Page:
Psalms

What Is the Book of Psalms About?

Time: 7 Minutes

Hey Friend!

Our editorial team wrote this book introduction for you. We hope it helps you find your bearings in the Bible story, and inspires you to open this book of the Bible!

Have you ever been at a loss for words?

It happens to all of us. Maybe you’re in a conversation and someone says something that you don’t know how to respond to. Or you see something like the Grand Canyon and it leaves you speechless. Maybe someone showed you such kindness that you said something like, “I don’t know what to say.” Maybe you’ve had had experiences so tragic that all words seem too shallow and hollow to capture your feelings.

In God’s kindness, the Bible has a book that helps us communicate our emotions to God. In other words, this book gives us words to express our experiences of joy, grief, anxiety, fear, gratitude, or anticipation. It’s called the book of Psalms.

This book is a compiled list of 150 songs written by Israelites like King David, Moses, Solomon, or Asaph (1 Chronicles 6:39; 15:17; 16:5; 2 Chronicles 5:12). These songs give voice to the deepest human emotions and experience. But unlike a cry in the dark, scream therapy, or an artful expression the Psalms lead us to a person. They implicitly train us to approach God in any state we find ourselves in, and to process the workings of our soul with him in a way that honors him. For, not all self-expression is honoring to the Lord. He welcomes us to “vent” to him, but also gives us a sort of “breathing lesson” through the Psalms so that we don’t just blow sinful steam, but grow in a righteous and loving relationship with him in heartfelt prayer.

John Calvin refers to this book as an “Anatomy of All Parts of the Soul.” In the same way that the cardiologists study ventricles, atriums, or the aorta, Christians study the soul—the most essential part of life that we cannot see. And the Psalms are a window God has given to us through which can see our own souls, but they are also like a counselor who helps us express our hearts to God.

Have you ever felt envious towards others? Asaph has. He writes, “God is indeed good to Israel, to the pure in heart. But as for me, my feet almost slipped . . . For I envied the arrogant; I saw the prosperity of the wicked” (Psalm 73:1-3 CSB).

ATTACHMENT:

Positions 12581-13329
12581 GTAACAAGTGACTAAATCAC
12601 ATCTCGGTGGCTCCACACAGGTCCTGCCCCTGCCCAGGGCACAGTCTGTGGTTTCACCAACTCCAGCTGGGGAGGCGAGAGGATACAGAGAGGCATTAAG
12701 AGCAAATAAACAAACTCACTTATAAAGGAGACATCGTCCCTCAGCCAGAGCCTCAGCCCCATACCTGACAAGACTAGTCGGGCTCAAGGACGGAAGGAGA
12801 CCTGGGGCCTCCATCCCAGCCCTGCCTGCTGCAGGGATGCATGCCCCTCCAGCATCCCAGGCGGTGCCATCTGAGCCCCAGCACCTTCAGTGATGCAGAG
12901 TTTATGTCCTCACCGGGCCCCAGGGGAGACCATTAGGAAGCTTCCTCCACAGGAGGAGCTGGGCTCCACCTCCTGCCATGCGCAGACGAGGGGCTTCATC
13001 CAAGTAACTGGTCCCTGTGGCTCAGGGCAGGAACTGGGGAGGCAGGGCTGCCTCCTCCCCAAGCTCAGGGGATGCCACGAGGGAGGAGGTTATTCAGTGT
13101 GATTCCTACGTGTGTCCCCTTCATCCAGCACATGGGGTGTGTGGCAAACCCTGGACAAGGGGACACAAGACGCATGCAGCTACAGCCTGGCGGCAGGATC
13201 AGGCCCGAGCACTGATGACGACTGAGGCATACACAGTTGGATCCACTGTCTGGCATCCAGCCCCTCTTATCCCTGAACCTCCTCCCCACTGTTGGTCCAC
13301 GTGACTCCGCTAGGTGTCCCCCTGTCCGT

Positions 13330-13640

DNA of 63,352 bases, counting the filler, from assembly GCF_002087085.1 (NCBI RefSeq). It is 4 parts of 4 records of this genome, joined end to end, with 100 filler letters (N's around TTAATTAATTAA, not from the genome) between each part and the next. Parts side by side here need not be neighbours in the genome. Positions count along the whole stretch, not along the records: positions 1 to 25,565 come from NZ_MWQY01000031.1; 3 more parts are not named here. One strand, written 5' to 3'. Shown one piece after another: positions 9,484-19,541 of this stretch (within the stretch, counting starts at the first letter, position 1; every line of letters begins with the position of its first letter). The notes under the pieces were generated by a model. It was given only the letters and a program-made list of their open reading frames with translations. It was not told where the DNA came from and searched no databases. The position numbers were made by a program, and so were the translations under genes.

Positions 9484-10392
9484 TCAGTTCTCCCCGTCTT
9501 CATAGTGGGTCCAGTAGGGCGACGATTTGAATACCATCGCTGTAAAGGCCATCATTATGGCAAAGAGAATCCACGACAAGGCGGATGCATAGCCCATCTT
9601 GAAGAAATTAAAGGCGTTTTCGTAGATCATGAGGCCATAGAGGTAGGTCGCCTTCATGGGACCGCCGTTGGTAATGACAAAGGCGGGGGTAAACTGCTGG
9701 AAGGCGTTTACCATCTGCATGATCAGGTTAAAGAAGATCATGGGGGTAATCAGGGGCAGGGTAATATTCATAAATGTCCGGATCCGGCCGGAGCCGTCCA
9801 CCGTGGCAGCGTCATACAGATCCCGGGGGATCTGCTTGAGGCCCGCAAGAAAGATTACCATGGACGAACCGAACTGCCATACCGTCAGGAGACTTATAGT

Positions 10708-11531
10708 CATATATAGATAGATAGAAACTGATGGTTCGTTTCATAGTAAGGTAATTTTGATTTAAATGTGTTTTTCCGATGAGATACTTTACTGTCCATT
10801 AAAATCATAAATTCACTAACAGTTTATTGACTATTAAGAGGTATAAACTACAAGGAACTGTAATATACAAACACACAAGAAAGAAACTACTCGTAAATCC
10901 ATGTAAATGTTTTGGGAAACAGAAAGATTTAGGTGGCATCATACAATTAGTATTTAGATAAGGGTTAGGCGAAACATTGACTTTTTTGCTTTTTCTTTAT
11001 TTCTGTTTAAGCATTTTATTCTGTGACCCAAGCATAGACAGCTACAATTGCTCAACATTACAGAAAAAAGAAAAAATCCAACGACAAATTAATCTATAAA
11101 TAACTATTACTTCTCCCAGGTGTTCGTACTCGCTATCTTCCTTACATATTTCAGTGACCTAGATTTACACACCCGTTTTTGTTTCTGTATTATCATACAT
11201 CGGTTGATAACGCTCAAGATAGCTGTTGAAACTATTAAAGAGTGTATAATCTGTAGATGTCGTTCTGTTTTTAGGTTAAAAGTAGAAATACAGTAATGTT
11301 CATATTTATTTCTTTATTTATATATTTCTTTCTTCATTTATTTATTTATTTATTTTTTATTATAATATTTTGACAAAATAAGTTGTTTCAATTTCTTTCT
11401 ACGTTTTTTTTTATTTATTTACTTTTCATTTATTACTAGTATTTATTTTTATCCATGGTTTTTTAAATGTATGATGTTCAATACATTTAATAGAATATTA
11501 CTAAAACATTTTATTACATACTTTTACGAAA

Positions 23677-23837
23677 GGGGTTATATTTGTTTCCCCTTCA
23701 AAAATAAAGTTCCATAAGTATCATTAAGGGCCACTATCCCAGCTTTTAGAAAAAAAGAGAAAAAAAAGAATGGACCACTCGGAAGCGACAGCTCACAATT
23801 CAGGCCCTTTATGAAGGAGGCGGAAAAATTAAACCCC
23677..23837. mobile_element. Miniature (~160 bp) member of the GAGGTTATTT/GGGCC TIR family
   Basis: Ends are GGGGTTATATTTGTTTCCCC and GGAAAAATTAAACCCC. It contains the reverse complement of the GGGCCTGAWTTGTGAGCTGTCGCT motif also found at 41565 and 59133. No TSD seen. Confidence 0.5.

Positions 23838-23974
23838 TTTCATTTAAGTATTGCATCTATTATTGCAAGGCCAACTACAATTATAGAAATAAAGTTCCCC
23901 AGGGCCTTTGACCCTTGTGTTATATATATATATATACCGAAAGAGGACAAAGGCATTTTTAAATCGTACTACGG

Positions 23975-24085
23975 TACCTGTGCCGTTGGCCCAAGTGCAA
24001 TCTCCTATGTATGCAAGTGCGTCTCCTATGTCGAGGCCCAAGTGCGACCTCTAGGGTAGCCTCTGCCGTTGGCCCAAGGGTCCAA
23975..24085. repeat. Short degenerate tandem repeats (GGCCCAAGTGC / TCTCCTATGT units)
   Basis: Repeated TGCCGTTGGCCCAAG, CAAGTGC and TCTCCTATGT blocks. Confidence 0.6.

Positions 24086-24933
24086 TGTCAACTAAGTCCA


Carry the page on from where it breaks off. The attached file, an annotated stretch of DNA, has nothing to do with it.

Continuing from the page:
Have you ever been afraid? “When I am afraid, I will trust in you. In God, whose word I praise, in God I trust; I will not be afraid. What can mere mortals do to me?” (Psalm 56:3-4 CSB).

Have you ever felt so burdened by your sin that you felt even God couldn’t redeem you? “He forgives all your iniquity; he heals all your diseases. He redeems your life from the Pit; he crowns you with faithful love and compassion. He satisfies you with good things; your youth is renewed like the eagle” (Psalm 103:3-5 CSB).

More than simply teaching us how to express our feelings towards God, the Psalms also teach us what healthy emotions towards God look like. When we come to the Psalms we should be encouraged to reflect on our own feelings and challenged to bring our own hearts and minds in line with the that of the Psalmist. This book is a wonderful reminder that God cares about our emotions because he cares about us (1 Peter 5:7).

However, the book of Psalms is not only about our emotional life. Most importantly, the Psalms reveal God’s character to us and train us to praise him.

Psalms welcomes us to sing, to cry, to pray to the God of Israel, our God, the God, whether in pain or times of prosperity.

This book celebrates God’s past faithfulness (Psalm 78). It warms our hearts to God’s compassion as we hear the songs of lament spoken out of great darkness (Psalm 13). It welcomes us to join in shouts of praise as it sings about the unchanging character of God (Psalm 92). This book invites the readers into the story of Scripture—his past faithfulness, his present help, and future promises—not as a passive onlooker, but as a participant. Psalms welcomes us to sing, to cry, to pray to the God of Israel, our God, the God, whether in pain or times of prosperity.

We know looking back that the deliverance, steadfast love, and triumph that the psalmists put their hope in came to us fully in Jesus Christ. He is the promised one who would rescue Israel from sin and death and open the way for us to love and worship God as his people, no matter what nation we come from (John 14:6). The Psalms speak prophetically about Jesus’ coming and his triumph on behalf of God’s people all throughout.

Open the book of Psalms. It won’t just give you something to say, when you’re at a loss for how to speak to God. It will fill your soul with praise, and train you to cry out to the King of kings and loving Lord in every situation. And it will clarify your vision of God as you discover what the God of Israel is really like.

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